Rural disparities in use of family and formal caregiving for older adults with disabilities

J Am Geriatr Soc. 2023 Sep;71(9):2865-2870. doi: 10.1111/jgs.18376. Epub 2023 Apr 20.


Background: As federal and state policies rebalance long-term care from institutional settings to home- and community-based settings, reliance on formal (paid) and family (unpaid) caregivers for support at home nationally has increased in recent years. Yet, it is unknown if use of formal and family care varies by rurality.

Methods: Using the Health and Retirement Study, we describe patterns in receipt of combinations of formal and family home care and self-reported expectation of nursing home use by rurality among community-dwelling adults aged 65+ with functional limitations from 2004 to 2016.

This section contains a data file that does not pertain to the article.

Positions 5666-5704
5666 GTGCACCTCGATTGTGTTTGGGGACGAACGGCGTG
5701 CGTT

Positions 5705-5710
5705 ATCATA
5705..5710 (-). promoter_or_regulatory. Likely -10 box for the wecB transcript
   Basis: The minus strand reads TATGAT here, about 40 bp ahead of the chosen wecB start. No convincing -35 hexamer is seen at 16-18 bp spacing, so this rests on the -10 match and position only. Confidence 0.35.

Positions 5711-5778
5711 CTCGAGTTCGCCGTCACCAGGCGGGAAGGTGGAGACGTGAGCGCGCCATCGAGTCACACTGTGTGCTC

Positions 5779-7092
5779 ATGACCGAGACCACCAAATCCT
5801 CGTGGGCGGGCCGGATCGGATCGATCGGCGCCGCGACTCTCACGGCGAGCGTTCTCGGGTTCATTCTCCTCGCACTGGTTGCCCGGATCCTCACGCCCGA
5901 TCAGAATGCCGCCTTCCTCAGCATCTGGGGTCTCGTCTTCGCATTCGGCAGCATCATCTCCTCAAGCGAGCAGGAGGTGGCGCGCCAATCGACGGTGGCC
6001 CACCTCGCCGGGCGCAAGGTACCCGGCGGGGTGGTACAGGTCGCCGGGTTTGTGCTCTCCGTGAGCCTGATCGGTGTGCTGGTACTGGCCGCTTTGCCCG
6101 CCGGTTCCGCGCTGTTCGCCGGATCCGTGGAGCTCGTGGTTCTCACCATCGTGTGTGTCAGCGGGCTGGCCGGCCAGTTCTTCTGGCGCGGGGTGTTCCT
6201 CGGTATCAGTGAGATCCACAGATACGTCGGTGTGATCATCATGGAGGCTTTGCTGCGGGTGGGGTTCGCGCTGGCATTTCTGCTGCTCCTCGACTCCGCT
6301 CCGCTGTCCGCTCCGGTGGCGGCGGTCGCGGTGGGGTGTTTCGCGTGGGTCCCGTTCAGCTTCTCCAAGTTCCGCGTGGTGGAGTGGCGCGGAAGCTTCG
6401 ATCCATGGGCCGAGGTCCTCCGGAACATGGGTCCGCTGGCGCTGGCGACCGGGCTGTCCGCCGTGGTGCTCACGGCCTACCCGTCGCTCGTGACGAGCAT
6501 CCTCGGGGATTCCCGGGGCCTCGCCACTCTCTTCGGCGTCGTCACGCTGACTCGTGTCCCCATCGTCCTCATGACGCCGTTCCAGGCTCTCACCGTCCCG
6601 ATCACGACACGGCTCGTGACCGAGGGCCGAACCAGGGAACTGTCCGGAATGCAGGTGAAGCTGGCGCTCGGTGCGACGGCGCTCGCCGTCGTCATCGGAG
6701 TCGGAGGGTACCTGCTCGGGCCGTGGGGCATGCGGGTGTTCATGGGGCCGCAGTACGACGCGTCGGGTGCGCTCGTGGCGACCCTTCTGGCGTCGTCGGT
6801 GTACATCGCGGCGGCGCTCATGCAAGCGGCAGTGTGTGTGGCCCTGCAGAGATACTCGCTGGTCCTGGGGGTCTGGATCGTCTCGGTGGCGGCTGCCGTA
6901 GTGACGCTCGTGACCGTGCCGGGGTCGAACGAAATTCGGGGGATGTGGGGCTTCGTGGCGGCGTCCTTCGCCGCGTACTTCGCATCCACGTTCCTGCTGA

Results: Older adults residing in rural areas are more likely to receive any family care than those in urban areas. From 2004 to 2016, a higher proportion of older adults in rural areas receive care from family caregivers exclusively while a lower proportion receive care from formal caregivers exclusively. When examining older adults in urban areas, we find the opposite - a higher proportion of urban adults rely exclusively on formal care and a lower proportion rely exclusively on family care in 2016 compared to 2004.

Conclusion: We find that national estimates of sources of caregiving and their changes over time mask significant heterogeneity in uptake by rurality. Understanding how older adults in rural areas are, or are not, receiving home-based care compared to their urban peers and how these patterns are changing over time is the first step to informing supports for family and formal caregivers.

Keywords: caregiving; family caregiver; home care; home- and community-based services.

Publication types

  • Research Support, N.I.H., Extramural

MeSH terms

  • Aged
  • Caregivers
  • Disabled Persons*
  • Family
  • Home Care Services*
  • Humans
  • Independent Living
  • Skilled Nursing Facilities